Kelly's aquisition to shake up Bruins third line


Kelly's aquisition to shake up Bruins third line

By Danny Picard

WILMINGTON -- Bruins general manager Peter Chiarelli made sure to mention Chris Kelly's versatility during Tuesday night's press conference. He also made it a point to acknowledge he wants Kelly centering the team's third line, and looks to move rookie Tyler Seguin back to the wing.

Since Boston's "third line" has, of late, consisted of Seguin centering Blake Wheeler and Michael Ryder, it would seem someone has to either be bumped to the fourth line, become a healthy scratch, or get traded.

The latter may eventually occur, but as of right now, coach Claude Julien has a decision to make with what his GM called the "third line."

But that isn't necessarily a bad thing.

"A coach doesn't mind having that extra player, because it just creates that competition and gets players out of their comfort zone," said Julien after Wednesday's practice at Ristuccia Arena. "That's never a bad thing."

Kelly -- a Canadian-born player coming from the Ottawa Senators -- was expected to have some minor visa issues, and was not present at Bruins practice on Wednesday, so the team's third line remained the same.

Afterwards, Wheeler said he had "no idea" when asked if he was preparing to play on a line with Kelly in the middle. His thinking was that that decision would be made on Thursday, prior to the Bruins' game in New York against the Islanders.

Knowing Kelly's versatility, Wheeler had no idea the decision to put the newly-acquired centerman in the middle of his line was already talked about.

"I know he's a really solid two-way player," said Wheeler. "Playing against him, he's a guy that, when he's on the ice, you know he's not going to be easy to get scoring chances against. He's very responsible defensively. At the same time, he's capable of producing offensively as well. So I think he's a guy that fits into what we try to do here extremely well, a guy that I think can be really valuable for us down the stretch."

Julien said he was unsure if Kelly's visa issues would prevent him from missing Thursday's game in New York, but did say that when he does arrive with the club, they'll keep him at his normal position, at center.

"The number one place you'd want to put him, would be at center," said Julien. "He's played there most of his career. And the versatility certainly helps. Right now, with Savard being out, and maybe looking for a little bit more experience down the middle, I think that's probably the area we're going to be looking at."

"It's a great addition," said Bruins captain Zdeno Chara, who played with Kelly in Ottawa. "He's a hard-working player. He's a smart player. He always plays his role well, and for sure, he's going to give us more depth in the middle with the experience he has."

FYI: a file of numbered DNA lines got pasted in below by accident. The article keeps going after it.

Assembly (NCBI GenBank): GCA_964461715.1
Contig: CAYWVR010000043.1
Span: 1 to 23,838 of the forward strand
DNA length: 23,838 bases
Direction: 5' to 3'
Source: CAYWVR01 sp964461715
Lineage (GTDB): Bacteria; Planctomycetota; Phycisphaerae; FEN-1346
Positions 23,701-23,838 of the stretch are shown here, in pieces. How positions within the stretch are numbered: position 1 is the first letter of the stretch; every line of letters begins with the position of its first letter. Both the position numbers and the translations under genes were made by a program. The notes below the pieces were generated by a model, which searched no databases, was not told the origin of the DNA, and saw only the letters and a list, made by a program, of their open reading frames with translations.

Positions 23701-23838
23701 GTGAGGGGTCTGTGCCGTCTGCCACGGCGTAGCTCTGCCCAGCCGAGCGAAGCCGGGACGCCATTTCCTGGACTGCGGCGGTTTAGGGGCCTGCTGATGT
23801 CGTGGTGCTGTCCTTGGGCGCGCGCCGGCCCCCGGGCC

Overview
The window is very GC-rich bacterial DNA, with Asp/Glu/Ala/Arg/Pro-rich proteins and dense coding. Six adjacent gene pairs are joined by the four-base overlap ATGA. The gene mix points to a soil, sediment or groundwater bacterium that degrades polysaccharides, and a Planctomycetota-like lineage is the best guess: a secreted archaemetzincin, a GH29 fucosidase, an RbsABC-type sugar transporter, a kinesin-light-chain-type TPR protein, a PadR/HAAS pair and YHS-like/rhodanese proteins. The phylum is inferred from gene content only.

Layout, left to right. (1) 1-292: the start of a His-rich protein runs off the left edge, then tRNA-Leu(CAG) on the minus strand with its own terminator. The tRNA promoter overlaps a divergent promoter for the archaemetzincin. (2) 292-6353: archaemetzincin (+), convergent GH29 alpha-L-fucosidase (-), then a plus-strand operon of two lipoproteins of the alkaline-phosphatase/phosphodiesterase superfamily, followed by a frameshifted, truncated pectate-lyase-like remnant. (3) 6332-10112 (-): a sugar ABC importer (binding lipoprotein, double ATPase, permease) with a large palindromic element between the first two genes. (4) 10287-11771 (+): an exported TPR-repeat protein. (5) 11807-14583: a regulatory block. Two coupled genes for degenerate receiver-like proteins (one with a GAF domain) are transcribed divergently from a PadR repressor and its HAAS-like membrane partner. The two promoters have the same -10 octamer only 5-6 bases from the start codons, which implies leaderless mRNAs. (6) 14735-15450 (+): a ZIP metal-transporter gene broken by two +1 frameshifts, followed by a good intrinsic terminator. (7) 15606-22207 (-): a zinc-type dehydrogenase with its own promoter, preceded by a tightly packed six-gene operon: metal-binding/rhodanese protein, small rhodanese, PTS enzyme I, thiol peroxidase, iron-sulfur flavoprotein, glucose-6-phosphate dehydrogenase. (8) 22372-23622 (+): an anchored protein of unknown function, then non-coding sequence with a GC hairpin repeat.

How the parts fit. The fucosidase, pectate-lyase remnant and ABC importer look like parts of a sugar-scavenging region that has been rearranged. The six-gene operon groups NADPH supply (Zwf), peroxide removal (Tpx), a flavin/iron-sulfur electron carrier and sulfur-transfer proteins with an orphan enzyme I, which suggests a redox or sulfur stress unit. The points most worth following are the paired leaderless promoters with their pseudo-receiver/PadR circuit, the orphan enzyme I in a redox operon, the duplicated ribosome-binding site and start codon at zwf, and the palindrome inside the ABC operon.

Danny Picard is on Twitter at http:twitter.comDannyPicard. You can listen to Danny on his streaming radio show I'm Just Sayin' Monday-Friday from 9-10 a.m. on

Bruins need to "find a way to start playing with a lead"

Bruins need to "find a way to start playing with a lead"

BOSTON -- There’s only so long that a team can hope to thrive, or even survive, in the NHL if they’re constantly chasing the game on the scoreboard, and chasing the puck after digging themselves a hole. The Bruins have been that team in the first couple of weeks during the regular season, and made it five times in five games that they’ve given up the game’s first goal in an eventual 4-2 loss to the Montreal Canadiens at TD Garden.

It’s a pattern that is long past getting old to Bruins head coach Claude Julien, who can’t seem to play the front-runner this season despite three comebacks that have allowed for a 3-2-0 record overall this season.

“I hope it’s not a habit. It’s certainly not what we’re looking for, but there’s no doubt. I think it’s pretty obvious that with the amount of games we’ve played, five games, we haven’t scored first,” said Julien. “We talked about that this morning, trying to get that first goal, and it hasn’t happened yet.”

The start to the game wasn’t really the problem on Saturday night as it’s been a couple of times this season. Instead the Bruins enjoyed a handful of quality scoring chances in the opening 20 minutes against the Habs, but couldn’t come through and finish off those plays when it might have meant an early lead.

Instead it lead to what Julien termed a “terrible” second period that was flat, full of mistakes and ended with the B’s trailing Montreal by a couple of goals. The Bruins scratched and clawed their way to making it a one-goal game in the third period, but that was as close as the Black and Gold would get in losing their ninth straight home game to the arch-rival Canadiens.

“It’s kind of been a story about how things are going for us this far, we’ve got to find a way to start playing with a lead. If you don’t capitalize on your chances, you see what happens when you come out [flat] in the second period,” said Torey Krug, who finished a game-worst minus-3 in the loss for the Bruins. “We had another poor second period and you know it’s kind of… you got to make sure that we put our hand on that and it doesn’t become a thing for the team this year. You see that when you don’t capitalize on chances early, that’s what’s going to happen.”

It’s been a positive development that the Bruins have shown the willingness and backbone to fight back into games after early deficits, and they showed that quality once again on Saturday night by scoring a couple of goals in the third period to keep things close. But the Bruins would be best served if they can start lighting the lamp a little earlier in these games, and see how the other half lives by playing with a comfortable lead every once in a while.